To further clarify the impact of folate consumption on colorectal cancer incidence, the Harvard team turned to the Nurses' Health Study, the largest prospective investigation into risk factors for major chronic diseases in women.


Researchers delved into the link between folate intake and colorectal cancer among 83,168 women, aged 34-59 (mean age 46) at baseline, over a time span from 1980 to 2016-including 18 years in the post-fortification period. At that time, the racial composition of nurses was 97 percent white.


Participants were asked to complete food-frequency questionnaires about their dietary information every 2-4 years. Total folate intake was calculated from both unfortified and fortified foods and supplements, including multivitamins containing folic acid; synthetic folic acid was calculated from fortified foods and supplements. Women previously diagnosed with cancer (except for non-melanoma skin cancer) or ulcerative colitis were excluded from the study. Subgroup analyses were conducted by age, alcohol intake, family history of colorectal cancer, and endoscopy screening.


The findings were dramatic. From 1980 to 2016, each 200 microgram per day increase in total folate consumption 12-24 years before diagnosis was linked to an 8 percent to 16 percent lower risk of colorectal cancer. Each 200 microgram per day increase in synthetic folic acid 16-24 years before diagnosis was associated with a 12-17 percent lower risk of colorectal cancer.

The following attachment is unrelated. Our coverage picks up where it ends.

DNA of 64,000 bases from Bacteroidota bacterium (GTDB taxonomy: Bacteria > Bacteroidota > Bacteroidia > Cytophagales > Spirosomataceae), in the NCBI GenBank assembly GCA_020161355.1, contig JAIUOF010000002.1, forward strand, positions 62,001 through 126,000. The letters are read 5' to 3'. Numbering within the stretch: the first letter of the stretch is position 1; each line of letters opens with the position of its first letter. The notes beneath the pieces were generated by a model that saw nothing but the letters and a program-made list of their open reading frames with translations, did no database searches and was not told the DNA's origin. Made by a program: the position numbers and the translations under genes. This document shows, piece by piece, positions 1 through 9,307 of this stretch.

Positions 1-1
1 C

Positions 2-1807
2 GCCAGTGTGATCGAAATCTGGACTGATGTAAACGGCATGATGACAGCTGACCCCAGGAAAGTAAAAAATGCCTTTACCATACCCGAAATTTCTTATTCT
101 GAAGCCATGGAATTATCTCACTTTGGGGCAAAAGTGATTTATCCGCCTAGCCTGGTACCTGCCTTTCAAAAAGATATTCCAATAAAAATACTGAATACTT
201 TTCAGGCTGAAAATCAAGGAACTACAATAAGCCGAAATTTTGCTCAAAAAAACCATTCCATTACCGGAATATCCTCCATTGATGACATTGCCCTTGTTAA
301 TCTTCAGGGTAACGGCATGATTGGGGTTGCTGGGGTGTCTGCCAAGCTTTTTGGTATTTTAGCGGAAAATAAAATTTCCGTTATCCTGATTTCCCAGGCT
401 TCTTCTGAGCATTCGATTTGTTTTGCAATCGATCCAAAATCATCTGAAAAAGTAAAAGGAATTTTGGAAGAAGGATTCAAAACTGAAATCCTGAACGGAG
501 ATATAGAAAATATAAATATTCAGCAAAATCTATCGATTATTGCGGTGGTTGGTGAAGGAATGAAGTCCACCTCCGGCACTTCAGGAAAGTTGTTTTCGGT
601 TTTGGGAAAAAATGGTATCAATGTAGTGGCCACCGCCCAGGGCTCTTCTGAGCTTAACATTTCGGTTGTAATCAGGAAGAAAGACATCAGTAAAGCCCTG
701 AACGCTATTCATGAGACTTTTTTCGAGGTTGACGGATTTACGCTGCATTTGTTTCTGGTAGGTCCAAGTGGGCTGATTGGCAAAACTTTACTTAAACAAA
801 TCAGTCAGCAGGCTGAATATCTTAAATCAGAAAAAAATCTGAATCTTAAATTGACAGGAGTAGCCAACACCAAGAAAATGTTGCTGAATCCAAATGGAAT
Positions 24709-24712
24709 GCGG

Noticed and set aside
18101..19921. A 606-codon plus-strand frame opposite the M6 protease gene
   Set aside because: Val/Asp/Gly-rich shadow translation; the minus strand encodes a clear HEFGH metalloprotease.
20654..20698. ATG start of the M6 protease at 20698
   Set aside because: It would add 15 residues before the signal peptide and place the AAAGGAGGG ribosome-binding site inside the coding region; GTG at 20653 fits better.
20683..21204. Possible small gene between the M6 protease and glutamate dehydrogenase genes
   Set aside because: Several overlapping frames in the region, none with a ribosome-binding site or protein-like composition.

These results also confirmed prior epidemiological evidence that showed a substantial time lag of at least 12-16 years between folate intake and colorectal cancer risk.


"One surprising finding was that the pre-fortification intakes of total folate and synthetic folic acid were also inversely associated with colorectal cancer risk in the post-fortification period," Wang said. "This finding of pre-fortification folate was consistent with the long time lag we found over the whole study period."


The team's subgroup analysis by age also found no increased risk of colorectal cancer among elderly women aged 60 and over, a prior concern. No other subgroup in the study experienced an increased risk.


As for the brief increase in colorectal cancer incidence in years immediately following mandated fortification with folic acid, Wang said: "This increase was at a time of large increase in colonoscopy screening, which would tend to increase incidence of cancer, and colorectal cancer death rates were not increased (consistent with an artifact due to screening)."


So, does this study end the debate over folate use and colorectal cancer risk?


"Personally, I think the debate about folate and colon cancer will still remain and there are many other questions that require further analysis," Wang said. "For example, what are the effects of folate among individuals with existing adenomas? Among colorectal cancer patients? What are the effects of folate on other cancers?"


Wang said that his next study will focus on folate intake among individuals with a history of colorectal adenomas. Another researcher at the Harvard T. H. Chan School of Public Health is planning to analyze the impact of folate consumption on prostate cancer.


"Our finding emphasizes the importance of very long-term follow-up to fully understand the effects of folate intake on cancer risk, which appear to be beneficial," he said.


Warren Froelich is a contributing writer.